Like most of you I woke up yesterday thinking it was going to be just like any other Friday. Then I logged on to the Internet. And wanted to cry. I experienced the same set of emotions that I’m sure all of you experienced as well: horror, anger, sadness, fear, and yes, gratitude that it wasn’t me and that my own son lay at my feet playing with his Cookie Monster play dough machine. I started to read and I started to watch, but quickly decided to log off for the day. And I stayed off.
Instead, I packed the coolers full of water and food, grabbed the sand toys and the beach umbrella while putting Gus in his car seat. I headed straight to the beach with him. Just me and my guy who I hugged tighter, told him I loved him every three minutes, and took in every single moment of the day. I even left my phone at the house. We played in the waves, held hands while we got pummeled by the big ones , built sand castles, looked for shells, held rock throwing contests, and ate fruit on our towels when we needed a break.
It was wonderful. It was more fun than we have had with only each other in a long time. The biggest reminder that I learned from yesterday is that our lives can change at any minute. Any second. None of us are exempt. There wasn’t a single person in that movie theater who took their seat thinking their life was going to be forever altered. They were just there to see Dark Knight.
I got back online this morning. The conversations are centered around trying to make meaning and sense of it all. This is what happens whenever there is a tragedy.
We are driven to create meaning out of suffering. Millions of books have been written on the subject. We seem to be compelled to do so because our brains don’t seem to be able to rest until some sort of significance has been reached. There seems to be no peace that can be had until some type of meaning, however rudimentary, it might be has been reached.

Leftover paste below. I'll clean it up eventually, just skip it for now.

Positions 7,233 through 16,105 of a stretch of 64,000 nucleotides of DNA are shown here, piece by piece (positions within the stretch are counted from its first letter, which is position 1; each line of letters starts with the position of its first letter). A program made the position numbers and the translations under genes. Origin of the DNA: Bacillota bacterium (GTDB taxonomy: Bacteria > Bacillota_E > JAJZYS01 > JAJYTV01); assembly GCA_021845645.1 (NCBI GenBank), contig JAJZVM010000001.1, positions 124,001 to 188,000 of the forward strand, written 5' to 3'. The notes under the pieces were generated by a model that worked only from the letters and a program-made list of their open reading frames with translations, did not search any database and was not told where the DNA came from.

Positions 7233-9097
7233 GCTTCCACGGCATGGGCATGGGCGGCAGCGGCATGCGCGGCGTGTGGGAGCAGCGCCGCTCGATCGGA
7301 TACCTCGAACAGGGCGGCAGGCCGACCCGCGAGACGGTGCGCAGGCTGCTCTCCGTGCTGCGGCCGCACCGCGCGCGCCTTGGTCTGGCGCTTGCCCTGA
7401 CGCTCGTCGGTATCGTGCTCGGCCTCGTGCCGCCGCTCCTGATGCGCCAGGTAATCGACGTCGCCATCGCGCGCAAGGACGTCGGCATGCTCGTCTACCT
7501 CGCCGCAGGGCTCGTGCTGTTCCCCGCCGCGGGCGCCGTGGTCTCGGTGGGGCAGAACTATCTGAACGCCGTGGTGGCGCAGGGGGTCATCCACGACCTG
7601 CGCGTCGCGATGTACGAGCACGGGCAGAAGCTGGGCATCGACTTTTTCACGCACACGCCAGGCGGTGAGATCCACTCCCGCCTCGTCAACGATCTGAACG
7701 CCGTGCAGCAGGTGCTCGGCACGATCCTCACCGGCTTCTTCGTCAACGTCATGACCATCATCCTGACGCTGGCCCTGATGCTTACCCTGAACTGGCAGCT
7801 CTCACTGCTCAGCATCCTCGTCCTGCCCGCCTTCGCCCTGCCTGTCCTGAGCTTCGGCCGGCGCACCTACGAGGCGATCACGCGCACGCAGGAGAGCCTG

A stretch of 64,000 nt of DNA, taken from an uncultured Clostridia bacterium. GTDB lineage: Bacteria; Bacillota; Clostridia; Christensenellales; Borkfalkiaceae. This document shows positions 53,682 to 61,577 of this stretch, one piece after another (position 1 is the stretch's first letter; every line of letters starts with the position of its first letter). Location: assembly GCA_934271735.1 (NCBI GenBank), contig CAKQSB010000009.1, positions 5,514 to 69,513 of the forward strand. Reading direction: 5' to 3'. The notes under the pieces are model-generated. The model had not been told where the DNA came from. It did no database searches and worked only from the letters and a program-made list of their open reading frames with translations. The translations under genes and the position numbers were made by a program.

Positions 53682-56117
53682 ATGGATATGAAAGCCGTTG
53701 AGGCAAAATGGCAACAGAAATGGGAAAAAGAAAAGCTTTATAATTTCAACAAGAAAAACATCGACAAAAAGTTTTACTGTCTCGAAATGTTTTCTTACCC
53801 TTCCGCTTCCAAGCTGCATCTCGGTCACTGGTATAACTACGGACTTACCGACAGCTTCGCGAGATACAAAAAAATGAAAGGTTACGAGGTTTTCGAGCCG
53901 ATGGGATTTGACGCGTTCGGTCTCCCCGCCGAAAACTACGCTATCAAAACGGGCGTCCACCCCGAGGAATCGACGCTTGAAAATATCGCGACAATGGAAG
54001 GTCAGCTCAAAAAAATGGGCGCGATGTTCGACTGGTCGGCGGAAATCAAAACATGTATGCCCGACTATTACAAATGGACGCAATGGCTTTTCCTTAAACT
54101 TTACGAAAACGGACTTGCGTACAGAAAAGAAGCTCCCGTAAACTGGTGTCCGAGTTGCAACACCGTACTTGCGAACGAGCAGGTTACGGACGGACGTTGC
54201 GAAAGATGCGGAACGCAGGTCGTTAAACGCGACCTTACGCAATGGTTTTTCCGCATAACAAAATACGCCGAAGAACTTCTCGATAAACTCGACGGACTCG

I have done this many times. For example, I tell myself that the sexual abuse I experienced in my past allowed me to be able to work with children in a way that is uniquely helpful. I am able to understand them in a way that psychologists bred by textbooks cannot do. I tell myself that without my experiences, I would not be able to do what I do had this not been the case. Now this may or may not be true but it is meaning that I have subscribed to my experience that somehow makes it seem purposeful and divine rather than random and hideous.
Some go as far as to suggest that our suffering is a decision that is not based on external circumstances. Victor Frankl describes this as a choice to be “worthy of our suffering.” This goes beyond meaning. It sets forth the idea that man does not have to be controlled by their external circumstances and the greatest freedom that we have is to choose our own attitude. He demonstrates so eloquently in his writing that despite the most horrific experiences of concentration camp living that certain individuals were able to preserve spiritual autonomy and freedom within the confines of their horrid conditions. He writes about the handful of men that lived in the camps and took it upon themselves to comfort other inmates and to give them their last piece of bread. He purports that we always make a choice as to how we bear our suffering. Do we do so in a manner of dignity and grace, holding firmly to the place of spiritual light inside of us that cannot be reached by external darkness or do we allow ourselves to shut down completely and die?
Given this latest reprehensible act, everyone is asking why. Sadly, there’s no reason that James Holmes did what he did other than because he could. As human beings, we have free will. We get to do whatever we want and sometimes what we do is horrible. Sometimes what we do is unimaginable and completely abhorrent.
Evil doesn’t make sense. It never will. It just is. The only thing within our control is how we respond to it.